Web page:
What kind of mental software are you new hires running?
Going forward, the operating system of a 21st century lawyer is as much about the culture as it is about the code. All firms will have to be agile, and firms will have to hire people that think that way. Everything around our traditional culture and space is changing. People will increasingly be working from other locations, so this concept has to be reimagined. Walsh’s suggestion was to think about the person you are hiring — are they energized by solving problems? Additionally, environments have to be reconsidered. How do you design an office for people that do not need one?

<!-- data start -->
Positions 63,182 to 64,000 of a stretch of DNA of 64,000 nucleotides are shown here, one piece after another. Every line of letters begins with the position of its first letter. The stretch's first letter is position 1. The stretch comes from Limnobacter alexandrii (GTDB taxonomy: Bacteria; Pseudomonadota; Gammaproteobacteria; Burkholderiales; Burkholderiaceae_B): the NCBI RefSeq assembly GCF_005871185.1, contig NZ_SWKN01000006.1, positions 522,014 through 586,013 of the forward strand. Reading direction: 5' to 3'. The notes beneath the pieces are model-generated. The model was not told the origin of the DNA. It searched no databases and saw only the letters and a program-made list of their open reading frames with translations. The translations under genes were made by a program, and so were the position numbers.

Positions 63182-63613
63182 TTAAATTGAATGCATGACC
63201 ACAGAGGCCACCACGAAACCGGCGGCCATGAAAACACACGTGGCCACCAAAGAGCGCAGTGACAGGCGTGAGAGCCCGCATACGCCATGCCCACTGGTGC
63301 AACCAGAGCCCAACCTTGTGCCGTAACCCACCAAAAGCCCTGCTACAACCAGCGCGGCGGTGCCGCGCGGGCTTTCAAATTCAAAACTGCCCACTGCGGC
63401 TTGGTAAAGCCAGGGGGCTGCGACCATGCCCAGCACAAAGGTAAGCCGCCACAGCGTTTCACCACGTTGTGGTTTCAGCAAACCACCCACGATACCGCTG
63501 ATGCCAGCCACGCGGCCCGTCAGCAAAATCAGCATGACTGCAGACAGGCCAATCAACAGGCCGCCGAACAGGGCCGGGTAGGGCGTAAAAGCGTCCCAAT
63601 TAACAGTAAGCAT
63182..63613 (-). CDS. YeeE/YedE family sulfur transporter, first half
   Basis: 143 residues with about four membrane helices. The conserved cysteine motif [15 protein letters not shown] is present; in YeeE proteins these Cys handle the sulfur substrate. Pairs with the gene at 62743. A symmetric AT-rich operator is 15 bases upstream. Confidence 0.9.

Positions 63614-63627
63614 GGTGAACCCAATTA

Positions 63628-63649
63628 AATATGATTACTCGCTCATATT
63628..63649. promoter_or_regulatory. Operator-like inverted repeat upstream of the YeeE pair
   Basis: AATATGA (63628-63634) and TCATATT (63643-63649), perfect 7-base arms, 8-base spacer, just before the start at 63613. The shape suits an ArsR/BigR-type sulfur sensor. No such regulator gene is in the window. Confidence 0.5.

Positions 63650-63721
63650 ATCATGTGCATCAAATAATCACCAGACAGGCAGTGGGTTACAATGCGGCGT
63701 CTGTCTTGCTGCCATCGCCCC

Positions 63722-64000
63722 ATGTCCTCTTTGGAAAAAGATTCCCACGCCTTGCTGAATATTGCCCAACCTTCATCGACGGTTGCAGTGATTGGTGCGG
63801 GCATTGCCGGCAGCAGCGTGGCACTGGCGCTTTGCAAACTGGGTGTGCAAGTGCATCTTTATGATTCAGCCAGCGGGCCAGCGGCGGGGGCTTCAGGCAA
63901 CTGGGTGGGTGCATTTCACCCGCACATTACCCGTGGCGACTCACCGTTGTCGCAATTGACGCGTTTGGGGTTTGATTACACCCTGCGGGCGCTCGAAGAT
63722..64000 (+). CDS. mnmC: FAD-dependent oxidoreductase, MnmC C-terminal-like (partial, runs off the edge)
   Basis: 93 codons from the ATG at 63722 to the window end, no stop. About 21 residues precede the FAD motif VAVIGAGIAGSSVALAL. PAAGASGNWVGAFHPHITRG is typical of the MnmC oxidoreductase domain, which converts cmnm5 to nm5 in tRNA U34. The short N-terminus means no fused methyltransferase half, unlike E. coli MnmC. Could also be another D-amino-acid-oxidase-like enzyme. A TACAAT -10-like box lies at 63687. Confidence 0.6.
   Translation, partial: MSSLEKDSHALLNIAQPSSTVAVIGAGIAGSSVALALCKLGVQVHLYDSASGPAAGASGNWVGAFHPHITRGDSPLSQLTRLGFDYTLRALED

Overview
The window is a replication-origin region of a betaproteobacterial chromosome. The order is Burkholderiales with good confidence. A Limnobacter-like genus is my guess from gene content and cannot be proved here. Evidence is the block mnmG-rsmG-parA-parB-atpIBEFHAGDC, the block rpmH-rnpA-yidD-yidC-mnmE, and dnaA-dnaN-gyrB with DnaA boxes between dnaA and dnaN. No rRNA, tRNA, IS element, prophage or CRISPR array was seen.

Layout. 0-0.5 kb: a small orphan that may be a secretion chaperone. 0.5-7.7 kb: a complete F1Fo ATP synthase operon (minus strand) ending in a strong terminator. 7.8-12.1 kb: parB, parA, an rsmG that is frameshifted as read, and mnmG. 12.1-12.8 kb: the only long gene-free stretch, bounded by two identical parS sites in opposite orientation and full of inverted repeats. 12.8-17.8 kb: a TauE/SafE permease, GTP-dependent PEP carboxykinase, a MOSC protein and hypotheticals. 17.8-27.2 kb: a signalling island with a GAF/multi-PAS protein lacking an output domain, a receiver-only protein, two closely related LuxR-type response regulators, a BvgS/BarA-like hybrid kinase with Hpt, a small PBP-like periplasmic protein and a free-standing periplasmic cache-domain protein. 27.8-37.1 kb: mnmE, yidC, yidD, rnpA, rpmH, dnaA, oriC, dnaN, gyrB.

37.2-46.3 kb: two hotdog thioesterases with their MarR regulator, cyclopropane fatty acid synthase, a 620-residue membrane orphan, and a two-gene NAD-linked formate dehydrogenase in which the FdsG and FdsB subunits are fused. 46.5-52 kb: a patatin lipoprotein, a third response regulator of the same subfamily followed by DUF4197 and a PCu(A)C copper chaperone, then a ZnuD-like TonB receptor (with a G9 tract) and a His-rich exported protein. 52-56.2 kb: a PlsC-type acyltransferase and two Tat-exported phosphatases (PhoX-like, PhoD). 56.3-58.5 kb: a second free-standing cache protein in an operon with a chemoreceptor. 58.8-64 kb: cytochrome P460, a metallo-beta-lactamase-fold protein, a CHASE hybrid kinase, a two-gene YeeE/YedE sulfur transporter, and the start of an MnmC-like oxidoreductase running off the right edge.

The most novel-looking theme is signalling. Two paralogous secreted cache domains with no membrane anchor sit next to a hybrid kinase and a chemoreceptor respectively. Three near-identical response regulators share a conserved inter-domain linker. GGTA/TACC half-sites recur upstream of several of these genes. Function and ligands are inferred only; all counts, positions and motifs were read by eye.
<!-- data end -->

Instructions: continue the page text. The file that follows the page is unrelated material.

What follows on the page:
Lastly, are you leveraging all of your data?
Law firms are rife with all sorts of data. One question that Walsh suggested was worth posing is how are firms using that data? Increased productivity can be gained by applying analytics to the whole.
In closing, Walsh pleaded for the legal space to adjust their mindsets, how we see and use data, which people are hired, and what technological processes are in place. We need to think like an eight-year-old to see how the world will change and adapt now, he explained.
The data inside law firms has to be better leveraged and analyzed with new tools. When hiring, do so by unearthing agile people and creating more social workspaces. One of the best ways to do that is by rethinking your communities, picking some high-profile projects and challenging those new teams to experiment.
In conclusion, Walsh noted: “When preparing for this new future, embrace that the future means challenging everything we know to be true.”